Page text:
Three generations of women descend down a steep mountainside in the Indian Himalayas with newly sharpened sickles and knives, they’re collecting grass for their family’s livestock to eat and sleep on. The strongest woman will carry 30 kilograms (66 lbs) of grass back up the ridge everyday to their home.
Poonam, her 7-year-old niece, her mother and two sisters are responsible for all the manual labour in their agrarian livelihood. It’s just the way things are in the tiny village of Nathuakhan, situated north east of Nepal in India’s Uttarakhand State.
Photographers Without Borders Photographer, Lisa Xing, joined the women collecting food, taking care of goats and cows and learning computer literacy.
“Everyone farmed for a living. It was a pretty poor community, a lot of the people lived in mud huts,” Xing said. “Some of the other people had electricity and cable television. But it wasn’t exactly the best conditions...because they lived in the mountains, all the houses they did live in were built by bringing materials up the mountain.”
Based in this 1,000-person, fruit-belt town at the base of the Himalayas is a non-profit providing IT training and mobile-libraries.
Shiksha Alok, meaning Education Enlightenment, was founded in 2013 by New Delhi native Shalini Srivastava, formerly a learning and development professional at the telecomm giant Ericsson.
“She saw all of this and just felt she wanted to give all these women an opportunity to perhaps do something more than just the household work for the entire family,” Xing said.
Srivastava took her expertise and connections from her IT-hub, New Delhi home and applied them in the remote communities where women like Srivastava didn’t have the same shot at life.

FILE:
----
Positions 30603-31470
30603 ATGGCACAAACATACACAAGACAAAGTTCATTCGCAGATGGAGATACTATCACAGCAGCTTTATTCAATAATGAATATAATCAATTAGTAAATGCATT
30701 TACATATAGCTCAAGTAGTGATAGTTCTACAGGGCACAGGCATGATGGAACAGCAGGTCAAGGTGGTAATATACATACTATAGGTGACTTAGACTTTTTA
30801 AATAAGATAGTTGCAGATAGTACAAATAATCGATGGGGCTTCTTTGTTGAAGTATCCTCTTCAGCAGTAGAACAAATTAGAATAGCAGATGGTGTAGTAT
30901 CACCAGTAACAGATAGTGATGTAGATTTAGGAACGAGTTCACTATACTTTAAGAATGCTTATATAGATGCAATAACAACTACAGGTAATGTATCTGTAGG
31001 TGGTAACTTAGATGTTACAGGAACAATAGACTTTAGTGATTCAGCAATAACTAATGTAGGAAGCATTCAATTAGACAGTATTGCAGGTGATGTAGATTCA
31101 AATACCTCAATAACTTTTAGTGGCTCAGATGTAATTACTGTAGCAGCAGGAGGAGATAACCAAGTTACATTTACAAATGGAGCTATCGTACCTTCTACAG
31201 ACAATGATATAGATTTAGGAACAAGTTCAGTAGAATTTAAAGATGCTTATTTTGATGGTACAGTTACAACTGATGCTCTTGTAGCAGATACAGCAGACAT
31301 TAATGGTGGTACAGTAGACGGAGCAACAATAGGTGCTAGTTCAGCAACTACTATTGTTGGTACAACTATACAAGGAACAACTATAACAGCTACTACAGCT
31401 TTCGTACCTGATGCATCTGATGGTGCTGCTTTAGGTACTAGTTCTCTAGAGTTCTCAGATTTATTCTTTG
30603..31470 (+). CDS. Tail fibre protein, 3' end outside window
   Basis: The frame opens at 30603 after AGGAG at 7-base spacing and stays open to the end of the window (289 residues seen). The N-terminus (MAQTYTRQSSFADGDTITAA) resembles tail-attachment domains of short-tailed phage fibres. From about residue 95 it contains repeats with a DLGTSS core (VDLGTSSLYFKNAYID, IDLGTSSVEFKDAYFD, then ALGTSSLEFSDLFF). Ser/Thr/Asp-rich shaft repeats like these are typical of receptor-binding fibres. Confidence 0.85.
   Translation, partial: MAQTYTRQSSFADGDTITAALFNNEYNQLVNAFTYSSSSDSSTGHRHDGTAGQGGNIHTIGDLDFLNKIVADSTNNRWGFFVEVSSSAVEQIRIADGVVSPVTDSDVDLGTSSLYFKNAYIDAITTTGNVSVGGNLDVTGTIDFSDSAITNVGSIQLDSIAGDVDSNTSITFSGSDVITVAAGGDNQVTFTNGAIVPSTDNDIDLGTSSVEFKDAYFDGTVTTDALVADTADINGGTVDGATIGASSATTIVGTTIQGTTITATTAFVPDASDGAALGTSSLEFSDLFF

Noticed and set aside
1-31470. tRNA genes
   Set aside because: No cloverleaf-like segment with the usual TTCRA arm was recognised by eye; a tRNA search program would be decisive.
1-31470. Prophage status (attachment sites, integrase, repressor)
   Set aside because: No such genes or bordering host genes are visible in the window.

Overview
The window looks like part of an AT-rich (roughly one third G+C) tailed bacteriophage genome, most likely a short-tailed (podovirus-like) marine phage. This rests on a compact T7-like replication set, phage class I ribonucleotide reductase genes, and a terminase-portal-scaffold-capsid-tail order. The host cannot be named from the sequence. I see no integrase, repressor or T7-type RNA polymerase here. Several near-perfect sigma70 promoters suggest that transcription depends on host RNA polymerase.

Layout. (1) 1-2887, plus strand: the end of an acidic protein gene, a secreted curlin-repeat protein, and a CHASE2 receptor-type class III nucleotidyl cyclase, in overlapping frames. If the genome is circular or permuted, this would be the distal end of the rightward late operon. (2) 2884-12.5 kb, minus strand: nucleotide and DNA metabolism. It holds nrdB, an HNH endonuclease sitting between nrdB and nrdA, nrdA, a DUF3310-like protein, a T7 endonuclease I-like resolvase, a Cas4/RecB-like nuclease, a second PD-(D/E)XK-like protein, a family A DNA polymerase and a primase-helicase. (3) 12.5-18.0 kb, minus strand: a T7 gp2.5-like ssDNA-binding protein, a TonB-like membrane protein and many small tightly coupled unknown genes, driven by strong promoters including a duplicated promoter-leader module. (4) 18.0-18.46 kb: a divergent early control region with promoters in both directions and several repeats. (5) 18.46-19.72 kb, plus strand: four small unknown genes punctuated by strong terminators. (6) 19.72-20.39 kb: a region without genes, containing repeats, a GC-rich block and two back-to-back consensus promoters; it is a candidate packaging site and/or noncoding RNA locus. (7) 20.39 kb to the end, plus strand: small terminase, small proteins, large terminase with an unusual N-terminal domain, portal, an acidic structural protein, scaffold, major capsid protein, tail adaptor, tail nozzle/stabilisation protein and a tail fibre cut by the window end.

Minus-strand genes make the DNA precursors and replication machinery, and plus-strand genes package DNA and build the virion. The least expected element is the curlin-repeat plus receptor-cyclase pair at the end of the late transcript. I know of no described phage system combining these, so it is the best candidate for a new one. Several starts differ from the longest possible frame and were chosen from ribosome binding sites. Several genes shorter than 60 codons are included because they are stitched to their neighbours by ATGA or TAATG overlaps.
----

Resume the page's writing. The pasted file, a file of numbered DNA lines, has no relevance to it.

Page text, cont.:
“She introduced these computer classes where the women come for an hour a day, everyday for three or four weeks.” Xing said.
The lessons range from basic skills like keyboard short cuts, awareness of the internet and how hard drives work to marketing the food they produce independently.
“Tied to the digital literacy part is how to sell your fruit that you harvest by yourself, because usually they go through a middle party that ends up getting a lot of the money,” Xing said, attributing the families’ poverty to those middle parties. “Shalini (the founder) really wanted to tie what these women did (in their lessons) to their lives in order to bridge that gap.”
It’s a remarkably different experience for the women and children of Nathuakhan. The mobile libraries initiative brings books to children in even more remote villages and Xing says the children’s checking out the books, reading them while they wait in line says it all.
But change rarely comes without resistance and however measured, Xing concedes there’s been at least some apprehension towards Srivastava’s Education Enlightenment.
“They obviously know one way of life, and that the women do the majority of the work.” Xing said. “She was taking these women away for a few hours a day to do something that was out of the norm. A lot of people were questioning at first ‘Why were they learning this? Will they ever use these skills later on?’”
Despite the resistance, Xing maintains its only a teething process and support from some is strong.
“The families are incredibly eager and became incredibly supportive of these women taking the courses and they did see value in this,” Xing said.